A recently introduced bill in the House of Representatives would bar the federal government from mandating that the public have free access to the research it funds. The Research Works Act (HR 3699), co-sponsored by Darrell Issa (R-CA) and Carolyn Maloney (D-NY), was introduced on December 16, 2011, and is strongly backed by the Association of American publishers, which, in a statement, characterized the bill as “preventing regulatory interference with private-sector research publishers.” But critics, including academics and the library community, are blasting the bill, calling it a “perplexing turn of events.”
The bill, now headed to committee, is the latest effort by publishers to push Congress to outlaw public access policies since 2008, when the National Institutes of Health adopted a requirement that researchers, as a condition of receiving federal funding, must deposit their final research papers in a government archive to be made publicly available within a year of publication. In 2009, publishers pushed a similar bill, the “Fair Copyright in Research Works Act,” which also sought to bar public access policies, but the effort was abandoned.
The text of the Research Works Act is brief, but in a statement AAP officials say the bill would "pre-empt" federal agencies’ “planned funding, development and back-office administration of their own electronic repositories,” which, AAP claims, “unfairly compete” with established publishers.
“The Research Works Act will prohibit federal agencies from unauthorized free public dissemination of journal articles that report on research which, to some degree, has been federally-funded but is produced and published by private sector publishers,” said Tom Allen, president and CEO, Association of American Publishers. “Journal articles are widely available in major academic centers, public libraries, universities, interlibrary loan programs and online databases. Many academic, professional and business organizations provide staffs and members with access to such content.”
The bill, however, has awakened public access advocates, and sparked a strong response. On his blog, Duke University Scholarly Communication Officer Kevin Smith said he was “stunned by the audacity” of Allen’s claim that research articles are “produced” by private sector publishers. “I think the producers of these works are sitting at desks and labs scattered around my campus, and thousands of other college and university campuses,” Smith wrote. “We cannot say it often enough. The intellectual work for scholarly publications is done by academics, not publishers. They own the copyright in those works up until they are asked to transfer it to the publisher as a condition of publication. And if publishers persist in interfering with that copyright ownership and insisting that scholars cannot take advantage of the tremendous opportunities that digital technologies offer, the solution is to stop giving them those copyrights.”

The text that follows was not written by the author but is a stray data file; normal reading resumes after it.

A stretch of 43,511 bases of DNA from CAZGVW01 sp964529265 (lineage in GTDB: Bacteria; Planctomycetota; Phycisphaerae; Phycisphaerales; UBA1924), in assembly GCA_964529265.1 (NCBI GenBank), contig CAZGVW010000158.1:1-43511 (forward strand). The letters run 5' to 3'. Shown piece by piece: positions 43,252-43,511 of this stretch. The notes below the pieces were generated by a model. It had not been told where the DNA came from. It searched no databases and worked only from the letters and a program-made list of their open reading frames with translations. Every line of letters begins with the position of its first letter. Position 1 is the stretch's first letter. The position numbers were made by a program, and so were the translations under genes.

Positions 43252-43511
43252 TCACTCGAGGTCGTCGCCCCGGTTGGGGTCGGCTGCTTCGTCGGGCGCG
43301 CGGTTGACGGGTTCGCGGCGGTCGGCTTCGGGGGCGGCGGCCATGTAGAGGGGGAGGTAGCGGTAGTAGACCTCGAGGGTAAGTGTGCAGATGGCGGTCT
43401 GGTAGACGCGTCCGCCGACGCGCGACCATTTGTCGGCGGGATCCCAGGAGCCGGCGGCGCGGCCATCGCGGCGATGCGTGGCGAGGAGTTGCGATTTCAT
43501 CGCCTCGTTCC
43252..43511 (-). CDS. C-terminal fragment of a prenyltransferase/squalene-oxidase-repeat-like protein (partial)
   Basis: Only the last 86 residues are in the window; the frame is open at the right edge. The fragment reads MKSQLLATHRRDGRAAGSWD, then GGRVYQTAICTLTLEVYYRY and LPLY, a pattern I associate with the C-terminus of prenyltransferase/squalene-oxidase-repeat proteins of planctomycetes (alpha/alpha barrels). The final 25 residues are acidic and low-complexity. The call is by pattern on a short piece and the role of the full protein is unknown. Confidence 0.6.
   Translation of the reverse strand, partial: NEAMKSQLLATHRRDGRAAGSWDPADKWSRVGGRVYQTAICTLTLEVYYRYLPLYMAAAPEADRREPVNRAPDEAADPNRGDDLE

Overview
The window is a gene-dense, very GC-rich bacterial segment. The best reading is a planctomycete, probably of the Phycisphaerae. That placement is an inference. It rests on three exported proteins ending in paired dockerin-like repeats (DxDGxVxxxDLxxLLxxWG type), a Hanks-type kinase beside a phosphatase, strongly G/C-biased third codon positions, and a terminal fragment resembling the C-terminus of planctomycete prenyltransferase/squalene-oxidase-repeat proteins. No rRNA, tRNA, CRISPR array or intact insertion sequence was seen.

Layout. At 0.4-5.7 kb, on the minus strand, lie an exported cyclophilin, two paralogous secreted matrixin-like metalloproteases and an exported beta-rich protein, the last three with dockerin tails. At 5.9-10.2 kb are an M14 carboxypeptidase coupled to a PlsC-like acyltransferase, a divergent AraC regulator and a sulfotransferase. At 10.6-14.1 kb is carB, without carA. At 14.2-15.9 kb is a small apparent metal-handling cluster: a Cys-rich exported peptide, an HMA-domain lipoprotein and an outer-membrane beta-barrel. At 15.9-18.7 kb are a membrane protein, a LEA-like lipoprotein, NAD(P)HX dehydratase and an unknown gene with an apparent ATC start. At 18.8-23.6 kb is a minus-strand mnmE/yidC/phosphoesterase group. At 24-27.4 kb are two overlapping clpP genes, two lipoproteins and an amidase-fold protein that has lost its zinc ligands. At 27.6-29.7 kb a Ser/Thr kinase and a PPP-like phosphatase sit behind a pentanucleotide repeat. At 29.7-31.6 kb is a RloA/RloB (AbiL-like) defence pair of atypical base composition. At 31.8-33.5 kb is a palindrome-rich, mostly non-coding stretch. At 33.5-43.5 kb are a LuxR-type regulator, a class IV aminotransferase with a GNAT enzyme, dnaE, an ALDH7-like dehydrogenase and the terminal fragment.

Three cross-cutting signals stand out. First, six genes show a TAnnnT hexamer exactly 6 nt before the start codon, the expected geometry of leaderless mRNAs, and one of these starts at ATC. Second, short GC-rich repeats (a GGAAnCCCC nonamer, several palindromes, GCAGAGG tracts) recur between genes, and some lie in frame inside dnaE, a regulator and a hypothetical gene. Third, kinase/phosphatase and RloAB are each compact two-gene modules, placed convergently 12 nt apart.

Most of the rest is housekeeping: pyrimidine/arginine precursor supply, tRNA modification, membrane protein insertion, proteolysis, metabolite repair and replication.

U.C. Berkeley scientist Michael Eisen, a strong advocate of open access, has called on the University of California Press to quit the Association of American Publishers over the the group's efforts to block public access provisions. “The [UC] Press should denounce this bill and suspend its membership in the AAP until it reverses its opposition to the NIH Public Access policy. If it does not, the University must terminate their relationship immediately,” Eisen wrote, saying that the press, through its membership in AAP, was “complicit in this atrocious effort to place the private interests of a small number of publishers ahead of the public good.”
Officials at the major library organizations have vowed to track the bill, but as the battle heats up, the Research Works Act appears to be facing an uphill battle in Congress. In 2010, Congress introduced the Federal Research Public Access Act (FRPAA), which would do the opposite of the Research Works Act: it would mandate public access to publicly-funded research. Under its provisions, FRPAA, if passed, would require all federal agencies with annual extramural research budgets of $100 million or more to provide the public with online access to research manuscripts within six months after publication in a peer-reviewed journal.